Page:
Top recommendations of the two football governing bodies on Namboole Stadium included; new seats in the general public stands, a new green playing surface, decent changing rooms for both players and officials, a new running track (tartan), installation of desks and air conditioners in the media and VIP sections, a modern LED scoreboard and upgrading of floodlights.
Jamil Ssewanyana the Managing Director of Namboole explains that the facility was not in good condition to host any national and international matches.
“The pitch needs an overhaul to put it at competitive standards. Over usage is also a big challenge that we shall manage from previous experience. Whatever we have at the time is an old version of the stadium but already had a drawn plan in a short and long run project,” Ssewanyana says in an interview.
In 2020 when the Covid19 pandemic hit, the Namboole stadium was used as a “hospital” and quarantine center.
The Mandela National Stadium has a seating capacity of 42,000 but all local and international games for both the clubs and cranes were shifted to St. Mary’s Stadium in Kitende, which has 2500 sitting capacity.
When CAF classified Namboole as one of the pitches not fit to host national teams class A matches, the government earmarked Shs 97 billion for general rehabilitation and revamping of the facility.
Before 1997 when Uganda Cranes hosted their games at Nakivubo Stadium right in the heart of the city, scores of fans turned up. These fans who are now jokingly referred to as the 12th player on the pitch became synonymous with football here.
This vibe was then hit with a sudden shift to Namboole Stadium as the home ground. The numbers greatly dwindled. The glamor and strength in the supporters waned and euphoria on the match days faced a still-birth.
For years, the Federation for Uganda Football Association (FUFA) struggled to revive the hype and make the supporters brave the long distance of about 12km out of the city center. Slowly and slowly, the love shrugged back into the game.
Former Cranes Captain Phillip Obwinyi who played at both pitches says the team struggled to adapt to the new Namboole after the sudden shift from Nakivubo.
“We were not used to the lockers, the noise in the stadium reduced and that meant we had to pick ourselves up all on our own. Players always complained but that was the order of the day. We were also sure that we were at Namboole to stay so we had got used to it,” he says.
“There is always something about the home ground. Every team struggles when they move away from what they have been used to because of the things that they have gotten used to, especially the dressing rooms for players to seats for the fans,” says Raul Kanyike, a senior sports journalist.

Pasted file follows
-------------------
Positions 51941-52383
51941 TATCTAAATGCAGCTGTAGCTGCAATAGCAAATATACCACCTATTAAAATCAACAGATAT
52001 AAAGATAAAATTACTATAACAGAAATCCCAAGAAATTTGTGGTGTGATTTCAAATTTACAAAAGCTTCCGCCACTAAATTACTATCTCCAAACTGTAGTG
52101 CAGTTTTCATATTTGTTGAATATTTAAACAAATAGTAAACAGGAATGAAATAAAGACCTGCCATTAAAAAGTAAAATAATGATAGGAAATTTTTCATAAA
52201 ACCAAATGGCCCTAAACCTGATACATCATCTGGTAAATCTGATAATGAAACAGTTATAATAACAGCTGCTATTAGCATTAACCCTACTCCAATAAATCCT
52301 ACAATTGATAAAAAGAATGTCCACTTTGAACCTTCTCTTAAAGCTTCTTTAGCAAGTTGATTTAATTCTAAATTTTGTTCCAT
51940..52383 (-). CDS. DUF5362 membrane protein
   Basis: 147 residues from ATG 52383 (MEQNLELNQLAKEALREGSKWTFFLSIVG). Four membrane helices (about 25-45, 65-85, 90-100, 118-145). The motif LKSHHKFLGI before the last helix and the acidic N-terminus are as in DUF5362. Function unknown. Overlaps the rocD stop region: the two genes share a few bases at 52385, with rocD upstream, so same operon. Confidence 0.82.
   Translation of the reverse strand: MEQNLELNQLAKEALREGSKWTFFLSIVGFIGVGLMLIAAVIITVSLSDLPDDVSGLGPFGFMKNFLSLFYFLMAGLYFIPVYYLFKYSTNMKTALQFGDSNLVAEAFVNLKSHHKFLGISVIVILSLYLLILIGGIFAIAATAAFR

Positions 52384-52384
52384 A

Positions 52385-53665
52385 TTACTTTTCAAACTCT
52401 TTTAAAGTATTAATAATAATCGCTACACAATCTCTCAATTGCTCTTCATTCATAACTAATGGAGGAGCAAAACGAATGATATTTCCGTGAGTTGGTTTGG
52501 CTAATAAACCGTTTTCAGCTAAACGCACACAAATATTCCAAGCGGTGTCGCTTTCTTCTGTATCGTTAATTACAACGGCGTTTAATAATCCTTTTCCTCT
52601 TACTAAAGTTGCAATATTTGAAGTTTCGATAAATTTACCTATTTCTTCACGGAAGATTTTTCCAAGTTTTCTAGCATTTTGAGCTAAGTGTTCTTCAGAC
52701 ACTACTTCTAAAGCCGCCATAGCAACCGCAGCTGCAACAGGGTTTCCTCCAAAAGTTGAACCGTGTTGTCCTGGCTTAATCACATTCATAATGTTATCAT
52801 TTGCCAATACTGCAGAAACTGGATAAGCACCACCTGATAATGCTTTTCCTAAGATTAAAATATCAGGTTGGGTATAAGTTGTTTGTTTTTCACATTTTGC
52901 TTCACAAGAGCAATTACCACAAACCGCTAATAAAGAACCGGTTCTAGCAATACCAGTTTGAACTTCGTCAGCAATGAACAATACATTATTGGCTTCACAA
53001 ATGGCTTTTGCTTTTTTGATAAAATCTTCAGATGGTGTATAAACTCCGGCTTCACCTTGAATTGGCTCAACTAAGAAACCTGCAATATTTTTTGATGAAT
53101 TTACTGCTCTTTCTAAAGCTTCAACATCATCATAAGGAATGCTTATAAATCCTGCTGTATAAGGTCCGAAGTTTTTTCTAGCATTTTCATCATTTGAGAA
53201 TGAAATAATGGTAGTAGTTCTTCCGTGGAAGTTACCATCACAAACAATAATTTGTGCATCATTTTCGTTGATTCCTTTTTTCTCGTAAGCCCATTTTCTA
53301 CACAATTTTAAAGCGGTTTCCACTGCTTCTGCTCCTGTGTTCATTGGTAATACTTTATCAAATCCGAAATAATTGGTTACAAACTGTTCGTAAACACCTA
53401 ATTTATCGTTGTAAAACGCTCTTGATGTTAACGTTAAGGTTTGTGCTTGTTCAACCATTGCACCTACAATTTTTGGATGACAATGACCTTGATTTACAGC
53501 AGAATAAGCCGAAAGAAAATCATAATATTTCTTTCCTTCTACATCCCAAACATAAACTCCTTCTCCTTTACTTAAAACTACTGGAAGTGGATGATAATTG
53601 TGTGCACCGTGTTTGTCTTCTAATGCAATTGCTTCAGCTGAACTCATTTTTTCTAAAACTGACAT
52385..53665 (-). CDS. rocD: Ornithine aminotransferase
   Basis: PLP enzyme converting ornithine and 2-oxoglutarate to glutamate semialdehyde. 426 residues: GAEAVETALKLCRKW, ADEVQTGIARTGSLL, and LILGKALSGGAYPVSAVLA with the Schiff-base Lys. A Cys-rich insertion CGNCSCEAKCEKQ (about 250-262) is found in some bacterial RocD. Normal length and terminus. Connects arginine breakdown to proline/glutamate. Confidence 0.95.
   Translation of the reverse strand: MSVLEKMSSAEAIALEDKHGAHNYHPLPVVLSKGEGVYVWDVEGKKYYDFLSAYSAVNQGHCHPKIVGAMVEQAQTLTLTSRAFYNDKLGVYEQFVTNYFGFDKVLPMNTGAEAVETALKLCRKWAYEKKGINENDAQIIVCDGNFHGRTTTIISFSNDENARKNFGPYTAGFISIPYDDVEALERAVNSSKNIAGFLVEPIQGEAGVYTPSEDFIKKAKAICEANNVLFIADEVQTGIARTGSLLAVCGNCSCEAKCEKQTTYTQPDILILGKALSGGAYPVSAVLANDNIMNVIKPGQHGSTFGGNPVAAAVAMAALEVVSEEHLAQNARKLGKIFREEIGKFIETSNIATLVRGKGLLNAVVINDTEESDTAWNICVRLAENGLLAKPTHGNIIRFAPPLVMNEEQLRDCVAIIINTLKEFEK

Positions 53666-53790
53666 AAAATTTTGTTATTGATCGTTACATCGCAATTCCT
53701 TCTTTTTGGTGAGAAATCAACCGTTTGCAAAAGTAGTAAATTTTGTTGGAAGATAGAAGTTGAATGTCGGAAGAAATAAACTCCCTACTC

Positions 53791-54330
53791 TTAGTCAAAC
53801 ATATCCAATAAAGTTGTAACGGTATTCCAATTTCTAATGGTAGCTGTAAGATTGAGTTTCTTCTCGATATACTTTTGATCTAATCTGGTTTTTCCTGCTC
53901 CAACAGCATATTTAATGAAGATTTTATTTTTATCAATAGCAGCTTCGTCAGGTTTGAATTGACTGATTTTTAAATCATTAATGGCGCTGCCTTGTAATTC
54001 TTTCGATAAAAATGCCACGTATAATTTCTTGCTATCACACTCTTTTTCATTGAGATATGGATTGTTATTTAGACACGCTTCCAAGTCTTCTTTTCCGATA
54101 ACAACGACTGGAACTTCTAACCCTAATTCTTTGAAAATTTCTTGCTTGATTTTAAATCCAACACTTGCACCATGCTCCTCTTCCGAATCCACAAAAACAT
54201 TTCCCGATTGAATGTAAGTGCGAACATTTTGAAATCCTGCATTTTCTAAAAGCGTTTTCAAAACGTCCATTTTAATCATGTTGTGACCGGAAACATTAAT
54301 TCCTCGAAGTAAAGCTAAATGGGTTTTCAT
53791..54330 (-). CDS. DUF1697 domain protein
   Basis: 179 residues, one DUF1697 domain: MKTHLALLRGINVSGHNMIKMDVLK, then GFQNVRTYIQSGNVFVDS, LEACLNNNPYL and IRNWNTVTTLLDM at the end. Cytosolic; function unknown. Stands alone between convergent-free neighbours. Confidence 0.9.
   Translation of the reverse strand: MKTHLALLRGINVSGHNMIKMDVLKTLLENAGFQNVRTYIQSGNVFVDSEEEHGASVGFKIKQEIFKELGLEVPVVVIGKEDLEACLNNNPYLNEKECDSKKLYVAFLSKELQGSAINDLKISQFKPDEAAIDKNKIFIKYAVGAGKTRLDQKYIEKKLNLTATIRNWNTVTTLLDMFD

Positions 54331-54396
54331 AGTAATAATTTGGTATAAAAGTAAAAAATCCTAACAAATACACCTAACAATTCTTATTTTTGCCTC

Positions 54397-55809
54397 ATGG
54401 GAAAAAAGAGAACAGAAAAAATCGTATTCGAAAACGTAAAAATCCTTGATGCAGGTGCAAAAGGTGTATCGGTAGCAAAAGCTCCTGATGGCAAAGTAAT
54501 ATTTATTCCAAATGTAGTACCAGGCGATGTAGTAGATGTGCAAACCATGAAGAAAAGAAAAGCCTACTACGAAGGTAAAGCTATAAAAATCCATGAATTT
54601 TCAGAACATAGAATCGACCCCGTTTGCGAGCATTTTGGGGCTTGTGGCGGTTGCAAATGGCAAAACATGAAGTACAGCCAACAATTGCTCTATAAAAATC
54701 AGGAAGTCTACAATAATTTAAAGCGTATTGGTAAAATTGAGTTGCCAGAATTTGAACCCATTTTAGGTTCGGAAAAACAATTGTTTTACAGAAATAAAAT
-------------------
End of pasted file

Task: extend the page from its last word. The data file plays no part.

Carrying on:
Qualifying for AFCON
That bright afternoon which later became a glamorous evening for the Uganda Cranes might have been better described by the weather, probably it was Farouk Miya’s 36th minute strike that put Uganda through their first Africa Cup of Nations (AFCON), or probably the preparation that the team put in and team selections for all the games against Burkina Faso, Botswana and Comoros.
Many people that we have talked to for this report indicated that there was always something about the 12th player at Namboole Stadium despite the team’s preparation.
For instance, on match days, Jinja road came to standstill as fans thronged the stadium to enjoy the game as their countrymen made them proud in a profoundly patriotic manner. All roads literally led to Namboole as there were single lane drives.
“Namboole has been a fortress for the Cranes over the years and since 2020 when matches weren’t being played there, something changed in the tide of results at home,” Darren Allan Kyeyune, a BBC sports correspondent in Uganda says.
“The earlier Namboole gets complete, probably, the faster, better and more consistent home results will come for the Cranes. There’s also that superstition that Cranes have with Namboole, they just don’t lose games there, Ghana, Nigeria, Senegal, Egypt, will all attest to that fact.”
It’s had an impact as a result of the change and it could take some time to regain that fear factor when teams visit Uganda,” he adds.
Experts say that the earlier the stadium is finished the better for the development of the game in the country and the more people will love the game.